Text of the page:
Over the past few months I've followed the iPhone 5 hype with trepidation. I've never owned an iPhone myself - I've always felt more at home with an Android device. But this time, things were a bit different. Apple claims that the iPhone 5 is "the biggest thing to happen to iPhone since iPhone." With all the hype and speculation as to the new device's capabilities, my interest was piqued. So on the 21st of September, I picked up my new handset from the Apple store. But was it the right decision?
Here's my experience with the iPhone 5 so far:
I have to admit, the iPhone 5 doesn't lack finesse when it comes to its hardware. With the new A6 processor, apps are snappier, games are more responsive and as a result, the entire operating system just feels much sleeker. While the iPhone 5 benefits from a larger screen than its predecessor, it still isn't enormous compared to other smartphones - not even as large as my old Sony Xperia.
The iPhone 5 sports Apple's latest operating system (iOS 6) and promises more than 200 new features. Quite what all of those features are remains to be seen, but the most prominent aren't really all that exciting:
- New Siri Features - Apple claims that Siri "understands more questions, knows more answers, and gives you a lot more to talk about." From what I've seen so far, that mostly consists of new restaurant ratings, cinema listings and sports results. Useful, but not particularly mind-blowing.
- Social-media Integration - A must-have for social-media fans, sharing via twitter and Facebook now comes as standard… a feature that's been available on Android's 'share menu' for quite some time (as long as you have the twitter and facebook apps installed).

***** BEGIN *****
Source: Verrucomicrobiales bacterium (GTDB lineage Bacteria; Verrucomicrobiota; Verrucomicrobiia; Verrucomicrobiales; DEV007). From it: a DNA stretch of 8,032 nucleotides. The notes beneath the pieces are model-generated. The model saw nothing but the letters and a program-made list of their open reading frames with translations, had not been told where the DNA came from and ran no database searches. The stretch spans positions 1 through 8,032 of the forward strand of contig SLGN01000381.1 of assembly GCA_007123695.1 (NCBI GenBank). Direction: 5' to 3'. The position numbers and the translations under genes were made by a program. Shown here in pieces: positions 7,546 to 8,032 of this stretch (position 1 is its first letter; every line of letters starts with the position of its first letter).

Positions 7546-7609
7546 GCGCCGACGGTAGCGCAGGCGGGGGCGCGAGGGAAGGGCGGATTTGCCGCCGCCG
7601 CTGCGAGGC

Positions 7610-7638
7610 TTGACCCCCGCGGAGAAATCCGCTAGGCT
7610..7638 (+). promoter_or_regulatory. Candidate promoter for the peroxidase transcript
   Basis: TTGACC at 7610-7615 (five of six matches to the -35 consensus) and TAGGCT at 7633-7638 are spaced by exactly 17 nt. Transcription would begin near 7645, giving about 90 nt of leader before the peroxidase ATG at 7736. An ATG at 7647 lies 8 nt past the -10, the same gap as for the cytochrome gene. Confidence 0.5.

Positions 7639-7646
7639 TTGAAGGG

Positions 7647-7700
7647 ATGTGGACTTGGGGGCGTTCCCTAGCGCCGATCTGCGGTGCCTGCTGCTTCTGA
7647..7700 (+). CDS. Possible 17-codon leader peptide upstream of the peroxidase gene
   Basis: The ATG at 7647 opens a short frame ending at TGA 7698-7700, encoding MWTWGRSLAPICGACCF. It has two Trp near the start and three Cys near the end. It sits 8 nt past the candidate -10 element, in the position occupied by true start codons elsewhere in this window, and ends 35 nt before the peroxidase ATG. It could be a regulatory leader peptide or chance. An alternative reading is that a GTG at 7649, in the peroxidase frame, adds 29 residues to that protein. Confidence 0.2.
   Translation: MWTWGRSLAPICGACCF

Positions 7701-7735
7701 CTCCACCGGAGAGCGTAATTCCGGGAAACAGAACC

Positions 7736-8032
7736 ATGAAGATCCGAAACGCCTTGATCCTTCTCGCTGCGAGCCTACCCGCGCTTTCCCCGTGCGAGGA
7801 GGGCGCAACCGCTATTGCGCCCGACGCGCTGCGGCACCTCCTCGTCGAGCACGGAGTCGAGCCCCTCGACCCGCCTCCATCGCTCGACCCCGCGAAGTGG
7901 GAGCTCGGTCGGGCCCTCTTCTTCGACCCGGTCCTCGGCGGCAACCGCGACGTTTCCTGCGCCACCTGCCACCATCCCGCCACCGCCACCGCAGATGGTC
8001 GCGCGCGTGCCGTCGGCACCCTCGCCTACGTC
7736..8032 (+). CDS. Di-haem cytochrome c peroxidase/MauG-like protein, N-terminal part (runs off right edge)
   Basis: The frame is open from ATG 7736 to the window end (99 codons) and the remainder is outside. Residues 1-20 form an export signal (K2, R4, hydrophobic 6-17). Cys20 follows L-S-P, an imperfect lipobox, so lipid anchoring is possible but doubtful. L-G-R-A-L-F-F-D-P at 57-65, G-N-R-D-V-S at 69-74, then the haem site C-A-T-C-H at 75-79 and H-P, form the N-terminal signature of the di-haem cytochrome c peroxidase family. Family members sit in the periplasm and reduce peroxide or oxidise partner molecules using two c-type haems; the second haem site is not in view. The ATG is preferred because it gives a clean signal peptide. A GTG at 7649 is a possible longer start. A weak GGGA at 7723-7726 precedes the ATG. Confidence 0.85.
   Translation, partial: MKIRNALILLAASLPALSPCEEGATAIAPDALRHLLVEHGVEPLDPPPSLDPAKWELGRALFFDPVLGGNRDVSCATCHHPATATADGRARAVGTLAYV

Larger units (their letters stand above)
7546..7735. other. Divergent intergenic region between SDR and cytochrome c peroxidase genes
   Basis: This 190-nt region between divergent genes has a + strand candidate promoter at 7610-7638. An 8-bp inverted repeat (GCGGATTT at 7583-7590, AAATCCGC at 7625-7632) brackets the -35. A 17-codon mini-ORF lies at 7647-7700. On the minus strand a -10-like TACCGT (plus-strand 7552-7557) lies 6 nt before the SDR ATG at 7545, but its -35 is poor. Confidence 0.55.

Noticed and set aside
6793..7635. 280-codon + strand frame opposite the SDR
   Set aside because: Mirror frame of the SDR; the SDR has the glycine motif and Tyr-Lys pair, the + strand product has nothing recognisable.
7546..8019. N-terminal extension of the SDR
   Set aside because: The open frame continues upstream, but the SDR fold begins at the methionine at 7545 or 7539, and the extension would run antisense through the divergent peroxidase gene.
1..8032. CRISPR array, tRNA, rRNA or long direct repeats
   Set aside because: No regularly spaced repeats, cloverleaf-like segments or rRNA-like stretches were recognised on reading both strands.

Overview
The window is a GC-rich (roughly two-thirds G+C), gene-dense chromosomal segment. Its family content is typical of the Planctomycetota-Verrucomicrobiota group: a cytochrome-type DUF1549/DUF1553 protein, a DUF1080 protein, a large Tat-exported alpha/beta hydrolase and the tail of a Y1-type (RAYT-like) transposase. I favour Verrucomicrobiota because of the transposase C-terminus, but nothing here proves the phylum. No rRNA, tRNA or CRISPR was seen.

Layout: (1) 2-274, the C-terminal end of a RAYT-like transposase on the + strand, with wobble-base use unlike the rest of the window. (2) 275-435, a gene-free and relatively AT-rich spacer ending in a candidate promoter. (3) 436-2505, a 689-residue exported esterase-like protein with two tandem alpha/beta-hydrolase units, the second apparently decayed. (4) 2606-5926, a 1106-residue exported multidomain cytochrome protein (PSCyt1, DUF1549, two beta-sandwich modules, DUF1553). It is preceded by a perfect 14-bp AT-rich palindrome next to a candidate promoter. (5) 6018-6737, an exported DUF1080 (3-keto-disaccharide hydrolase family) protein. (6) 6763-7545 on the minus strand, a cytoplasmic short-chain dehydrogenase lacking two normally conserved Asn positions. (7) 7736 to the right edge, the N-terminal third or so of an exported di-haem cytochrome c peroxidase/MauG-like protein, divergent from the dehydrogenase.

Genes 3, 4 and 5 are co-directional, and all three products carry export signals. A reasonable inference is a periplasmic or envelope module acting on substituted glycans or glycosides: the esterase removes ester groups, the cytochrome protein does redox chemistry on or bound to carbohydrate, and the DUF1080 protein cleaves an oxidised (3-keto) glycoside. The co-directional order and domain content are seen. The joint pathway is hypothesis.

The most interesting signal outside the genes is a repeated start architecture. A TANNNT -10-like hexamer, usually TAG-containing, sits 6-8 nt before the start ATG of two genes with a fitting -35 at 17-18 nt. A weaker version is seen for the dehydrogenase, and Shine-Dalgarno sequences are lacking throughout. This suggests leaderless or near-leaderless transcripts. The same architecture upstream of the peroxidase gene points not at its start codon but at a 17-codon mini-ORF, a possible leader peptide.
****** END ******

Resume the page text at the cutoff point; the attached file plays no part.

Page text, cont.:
- Reply with Message - Now, whenever you receive a phonecall but you're too busy to answer, you can reply with a standard text message. A welcome addition and one that I've used a few times already, but which was implemented some months ago in Android's Ice Cream Sandwich.
It seems, to me at least, that a lot of these 'new' features are simply Apple's way of catching up with Android. While this is definitely an improvement on previous versions, iOS 6 doesn't exactly bring much new to the table... and it's nowhere near as exciting as Apple wanted us to believe.
Then there's the whole Google Maps fiasco. On testing this myself, I found that Google Maps certainly showed more local landmarks and much more detail of the surrounding areas than the all-new Maps app. I'm just surprised that Apple are still listing this abominable change in the iPhone 5 features page.
After a week or so of playing with my shiny new iPhone, I'm not entirely sure it was worth 'upgrading'. Yes it's stylish. Yes it's sleek. But I can't help feeling I'd have been better off buying an Android phone. For now, I'll persevere with my iPhone 5 but to be honest, I might soon be in the market for a Galaxy S3.
Have you upgraded to an iPhone 5 from an Android device? What do you think of it so far?